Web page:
Past Perfect: Cynthia Collier

One of the hits at Houston Quilt Market's 40th Birthday Bash a few weeks ago was Cynthia Collier's exhibit of reproduction style quilts: Applique: The Timeless Beauty of Broderie Perse

She included several of her own.

The Caswell Quilt, appliqued by Cynthia Collier,
Quilter: Cindy Gravely
Pattern: Corliss Searcey

Cynthia lives near Houston, Texas
"I have always been in love with chintz quilts...inspired by reproduction fabrics and home furnishing material that allow me to create my version...."

Cynthia's Album appliqued by Cynthia Collier,
Quilter: Cindy Gravely

Her inspiration was the Fish Family quilt in the collection of the International Quilt Museum.
"I love them all, especially the appliqué ones. But, it was (and is) the chintz quilts of the early 1800s that always make my heart sing. I think when I look at them, 'I want to do that, too.' "
Cynthia from Windham---now that's an honor!
Name the line for your best customer.
"[When] Mary Koval designed a line of reproduction fabric a few years ago she did me the honor of naming it 'Cynthia' because she knows how much I love the large scale chintz fabrics."
Cynthia designs her own patterns and uses those by other reproduction fans.

Civil War Bride, collaboration between Corliss Searcey (pattern), Cynthia and quilter Denise Green.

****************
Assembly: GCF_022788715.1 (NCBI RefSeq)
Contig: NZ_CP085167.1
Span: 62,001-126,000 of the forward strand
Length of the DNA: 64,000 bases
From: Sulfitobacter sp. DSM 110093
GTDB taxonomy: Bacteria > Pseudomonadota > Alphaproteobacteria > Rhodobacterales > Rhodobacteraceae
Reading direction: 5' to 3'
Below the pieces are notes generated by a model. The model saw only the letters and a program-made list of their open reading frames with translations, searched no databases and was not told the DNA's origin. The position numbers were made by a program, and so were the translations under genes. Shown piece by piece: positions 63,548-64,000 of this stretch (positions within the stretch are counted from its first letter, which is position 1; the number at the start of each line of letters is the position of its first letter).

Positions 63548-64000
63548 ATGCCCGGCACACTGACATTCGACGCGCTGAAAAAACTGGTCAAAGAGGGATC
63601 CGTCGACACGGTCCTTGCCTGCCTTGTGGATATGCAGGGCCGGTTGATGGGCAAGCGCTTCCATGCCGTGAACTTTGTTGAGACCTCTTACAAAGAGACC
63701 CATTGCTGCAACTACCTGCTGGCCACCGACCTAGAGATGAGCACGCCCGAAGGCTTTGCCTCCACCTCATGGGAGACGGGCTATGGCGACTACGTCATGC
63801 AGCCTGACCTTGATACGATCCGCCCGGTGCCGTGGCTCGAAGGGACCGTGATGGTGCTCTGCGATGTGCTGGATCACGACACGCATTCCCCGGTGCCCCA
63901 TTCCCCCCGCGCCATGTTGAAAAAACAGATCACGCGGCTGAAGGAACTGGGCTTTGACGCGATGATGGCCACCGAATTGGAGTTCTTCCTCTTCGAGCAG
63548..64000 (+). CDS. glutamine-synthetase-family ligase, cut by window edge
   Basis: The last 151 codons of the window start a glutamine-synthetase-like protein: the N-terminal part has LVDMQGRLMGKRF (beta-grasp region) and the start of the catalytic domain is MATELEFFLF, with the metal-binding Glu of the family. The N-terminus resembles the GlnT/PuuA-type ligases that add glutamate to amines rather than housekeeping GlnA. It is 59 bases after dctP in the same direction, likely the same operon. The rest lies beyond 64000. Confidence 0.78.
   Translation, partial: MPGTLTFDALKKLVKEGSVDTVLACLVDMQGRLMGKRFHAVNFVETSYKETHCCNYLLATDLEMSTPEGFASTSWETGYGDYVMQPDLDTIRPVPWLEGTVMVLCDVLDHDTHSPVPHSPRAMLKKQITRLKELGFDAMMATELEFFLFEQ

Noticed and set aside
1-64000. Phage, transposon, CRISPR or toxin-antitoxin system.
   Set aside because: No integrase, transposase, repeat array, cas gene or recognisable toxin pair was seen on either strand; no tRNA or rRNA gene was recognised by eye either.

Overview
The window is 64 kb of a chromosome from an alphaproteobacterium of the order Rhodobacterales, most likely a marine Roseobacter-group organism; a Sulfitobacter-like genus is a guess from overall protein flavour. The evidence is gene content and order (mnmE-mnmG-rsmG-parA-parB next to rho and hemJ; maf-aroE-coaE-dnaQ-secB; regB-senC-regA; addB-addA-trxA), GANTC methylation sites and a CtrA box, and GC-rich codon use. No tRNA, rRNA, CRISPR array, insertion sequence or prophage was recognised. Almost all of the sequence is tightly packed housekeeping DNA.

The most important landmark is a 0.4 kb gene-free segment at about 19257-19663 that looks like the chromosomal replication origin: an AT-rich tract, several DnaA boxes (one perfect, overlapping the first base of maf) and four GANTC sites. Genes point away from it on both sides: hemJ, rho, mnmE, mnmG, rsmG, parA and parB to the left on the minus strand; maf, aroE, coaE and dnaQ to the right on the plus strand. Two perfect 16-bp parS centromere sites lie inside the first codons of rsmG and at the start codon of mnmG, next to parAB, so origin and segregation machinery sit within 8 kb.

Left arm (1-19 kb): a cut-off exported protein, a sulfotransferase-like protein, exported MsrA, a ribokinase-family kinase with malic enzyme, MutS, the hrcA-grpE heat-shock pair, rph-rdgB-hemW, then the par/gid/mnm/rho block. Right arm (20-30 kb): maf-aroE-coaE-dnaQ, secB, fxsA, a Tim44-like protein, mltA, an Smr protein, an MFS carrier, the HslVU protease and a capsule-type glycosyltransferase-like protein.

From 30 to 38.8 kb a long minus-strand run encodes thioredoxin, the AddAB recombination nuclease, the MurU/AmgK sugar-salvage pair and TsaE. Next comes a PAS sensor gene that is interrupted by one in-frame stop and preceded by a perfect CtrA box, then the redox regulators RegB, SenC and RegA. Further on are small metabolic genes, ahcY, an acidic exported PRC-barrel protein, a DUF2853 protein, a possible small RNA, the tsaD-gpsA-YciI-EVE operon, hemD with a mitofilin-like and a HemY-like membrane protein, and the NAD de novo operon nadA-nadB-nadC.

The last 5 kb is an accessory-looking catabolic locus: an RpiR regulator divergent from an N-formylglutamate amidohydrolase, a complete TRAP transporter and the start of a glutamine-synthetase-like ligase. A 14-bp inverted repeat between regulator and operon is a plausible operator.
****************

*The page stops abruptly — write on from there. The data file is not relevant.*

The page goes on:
It's always Cynthia's eye for fabric that sets her quilts apart.

Mary Stites Medallion from my America's Printed Fabrics book.

Old Voices, by Cynthia, Peggy Morton & Jonnie Nottingham
Quilter: Cindy Gravely

Adapted from patterns in Jeana Kimball's Old Voices, New Impressions. She and Peggy quilted "on shares," as it used to be called. Peggy made all the pieced blocks, Cynthia the appliqued. Each made two sets.

Cynthia also taught a class at Houston. Must have been fun. All that chintz.

Using a panel repro as a frame

Show and Tell

Anita M. Smith interviewed Cynthia for the Applique Society newsletter.

See many more pictures at Cynthia's Facebook page back in November.

Tuesday, November 19, 2019

Southern Spin: Kentucky Stars

19th-century quilt
Believed to be made by Lura Eyestone's mother. Donated to ISU Museum.

While looking through the Illinois Quilt Museum's collection on the Quilt Index I came across this silk star quilt.

It's seen better days; silk is so prone to deterioration. Jan Wass, former curator, noted it's predominantly green (although it looks brownish here) and bound with a pink silk ribbon.

Lura Eyestone is famous in Normal, Illinois where a one-room school museum is named for her. She was a teacher at Illinois State University in the first half of the 20th century.

The Lura Eyestone School is on the college campus.
Lucky for us Lura's mother blessed her with an odd name so she is easy to find in the digital world. I had a hunch as to where Lura was from based on the quilt's style.

But I was wrong. Lura was born in 1872 in Bloomington, Illinois, which is where she is buried. It doesn't look like an Illinois quilt. The quilt is probably older than Lura so what about her mother?

Her mother Martha M. Johnson Eyestone is
buried near her. Martha, born in 1853, could have made the quilt.